We rocketed down the hill into Golspie, straight past the lunch stop turn-off and out of the other end of town, where we stopped, panting and grinning, as we tried to figure out where we’d gone wrong. Apparently I’d gate crashed a little tradition of theirs to take those last few pre-lunch miles at full pelt, but they were very gracious about my bad manners.

Back at the lunch stop we were treated to a table-bending selection of homemade puddings to accompany our sandwiches. I wolfed down two bowlfuls of one of the most delicious rice puddings I’ve ever had – the second one with chunks of tablet (delicious crumbly fudge) in it. As I sang its praises, shovelling more and more down my insatiable gullet, the delightful lady who made it looked like she was going to burst with pride, bless her.

As is often the case, our afternoon started with a climb. We wondered if this was the climb we’d been warned about so cryptically, but we soon realised it wasn’t when we turned a corner a few miles up the road and saw Helmsdale.

It didn’t look too bad from the bottom, just a long sweeping curve climbing at 7% or 8% I suppose, so I went at it with a bit of gusto, saving just a little in reserve in case there was more to come around the corner. Simon and the other Martin came with me and it was quickly apparent that this was no normal climb – this was a locking of horns.

On we went up the hill, which revealed a little more of itself each time we turned another corner. It was endless! Despite Simon’s best efforts to disturb my rhythm through the rather unsportsmanlike use of foul insults designed to shock me into energy-sapping giggles, I was still in front. To my delight – and utter surprise – when I kicked a bit harder I still felt well within my capabilities, so I went up another couple of gears and kicked again. Martin fell back this time but Simon was clinging on like a stubborn little Hobbit, so I kicked yet again, cranking it right up and rejoicing in my ability to do so after so much cycling. I don’t think I’ve ever felt as strong on a bike – it was a truly wonderful feeling. Simon fell back muttering darkly (if amusingly) under his breath but I pressed on, round corner after corner, keeping the pressure on and even upping the tempo once more on the final drag, just because I could.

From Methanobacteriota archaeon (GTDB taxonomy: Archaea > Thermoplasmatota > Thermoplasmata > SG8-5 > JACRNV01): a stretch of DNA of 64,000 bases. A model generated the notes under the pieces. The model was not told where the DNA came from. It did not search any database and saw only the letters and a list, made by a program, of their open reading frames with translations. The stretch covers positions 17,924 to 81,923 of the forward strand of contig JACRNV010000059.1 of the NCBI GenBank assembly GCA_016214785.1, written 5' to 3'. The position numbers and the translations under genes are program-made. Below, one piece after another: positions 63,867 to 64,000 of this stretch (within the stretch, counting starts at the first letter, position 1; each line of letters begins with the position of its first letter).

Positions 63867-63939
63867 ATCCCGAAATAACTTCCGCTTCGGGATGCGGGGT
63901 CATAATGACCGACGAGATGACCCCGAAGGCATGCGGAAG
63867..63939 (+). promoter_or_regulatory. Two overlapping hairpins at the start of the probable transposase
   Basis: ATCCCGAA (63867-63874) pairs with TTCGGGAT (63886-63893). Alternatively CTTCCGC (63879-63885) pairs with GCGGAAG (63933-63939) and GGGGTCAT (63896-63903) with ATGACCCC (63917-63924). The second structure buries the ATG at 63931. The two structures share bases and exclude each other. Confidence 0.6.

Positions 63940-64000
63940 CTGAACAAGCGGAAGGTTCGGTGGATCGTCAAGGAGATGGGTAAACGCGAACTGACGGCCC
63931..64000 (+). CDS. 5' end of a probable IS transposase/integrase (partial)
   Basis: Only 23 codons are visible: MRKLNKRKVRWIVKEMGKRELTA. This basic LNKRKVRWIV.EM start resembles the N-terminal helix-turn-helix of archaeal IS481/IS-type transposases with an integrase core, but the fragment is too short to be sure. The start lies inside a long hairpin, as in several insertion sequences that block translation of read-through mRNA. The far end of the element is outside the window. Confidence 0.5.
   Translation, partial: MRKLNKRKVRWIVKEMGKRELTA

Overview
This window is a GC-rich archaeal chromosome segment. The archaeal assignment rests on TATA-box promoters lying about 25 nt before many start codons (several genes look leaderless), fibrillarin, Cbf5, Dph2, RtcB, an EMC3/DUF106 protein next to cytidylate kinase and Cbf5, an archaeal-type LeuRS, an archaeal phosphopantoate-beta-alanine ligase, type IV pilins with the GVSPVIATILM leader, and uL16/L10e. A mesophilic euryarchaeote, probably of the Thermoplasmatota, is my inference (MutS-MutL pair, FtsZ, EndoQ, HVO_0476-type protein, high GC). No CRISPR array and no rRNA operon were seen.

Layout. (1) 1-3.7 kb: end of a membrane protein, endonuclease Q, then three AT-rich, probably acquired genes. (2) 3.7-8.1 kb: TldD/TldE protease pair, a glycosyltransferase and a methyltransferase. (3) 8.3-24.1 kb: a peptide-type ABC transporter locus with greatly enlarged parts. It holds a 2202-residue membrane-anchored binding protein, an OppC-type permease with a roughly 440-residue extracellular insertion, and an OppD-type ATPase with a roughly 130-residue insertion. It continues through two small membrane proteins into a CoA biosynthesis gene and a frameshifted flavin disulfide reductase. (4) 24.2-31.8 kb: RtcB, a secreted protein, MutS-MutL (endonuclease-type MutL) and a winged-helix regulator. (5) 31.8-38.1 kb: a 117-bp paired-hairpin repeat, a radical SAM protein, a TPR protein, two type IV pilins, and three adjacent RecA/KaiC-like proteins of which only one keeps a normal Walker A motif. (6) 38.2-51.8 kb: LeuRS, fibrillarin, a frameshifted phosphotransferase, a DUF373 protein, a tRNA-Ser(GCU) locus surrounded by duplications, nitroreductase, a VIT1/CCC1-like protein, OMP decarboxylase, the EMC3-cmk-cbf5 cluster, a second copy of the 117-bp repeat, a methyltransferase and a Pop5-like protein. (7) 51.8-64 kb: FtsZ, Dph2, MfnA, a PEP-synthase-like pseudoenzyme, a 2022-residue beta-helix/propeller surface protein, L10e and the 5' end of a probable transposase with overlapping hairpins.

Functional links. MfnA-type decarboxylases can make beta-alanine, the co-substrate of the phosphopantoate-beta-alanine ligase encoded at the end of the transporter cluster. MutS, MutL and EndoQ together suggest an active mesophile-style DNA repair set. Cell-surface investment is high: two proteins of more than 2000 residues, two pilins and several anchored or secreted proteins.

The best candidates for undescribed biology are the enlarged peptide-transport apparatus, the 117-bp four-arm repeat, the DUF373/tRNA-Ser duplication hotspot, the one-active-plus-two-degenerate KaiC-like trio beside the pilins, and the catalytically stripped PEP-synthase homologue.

I was totally euphoric when I reached the top, awash with endorphins, grinning from ear to ear and incredulous that I’d just done what I had and still didn’t feel exhausted. It’s a feeling I hope I don’t forget any time soon – maybe it’ll be enough to keep me training properly, who knows?

This is getting long now and there’s still more to say about this wonderful day so I’ll post this now and add another one soon.

Lifelong lover of most things cycling-related, from Moulton Mini adventures in the 70s to London bike messengering in the 80s, commuting in the 90s, mountain biking in the noughties and road cycling throughout. Editor of Simpson Magazine (www.simpsonmagazine.cc). 


nigeyb [12 posts] 8 years ago

You're a cycling Übermensch. Helmsdale?! Nuffing.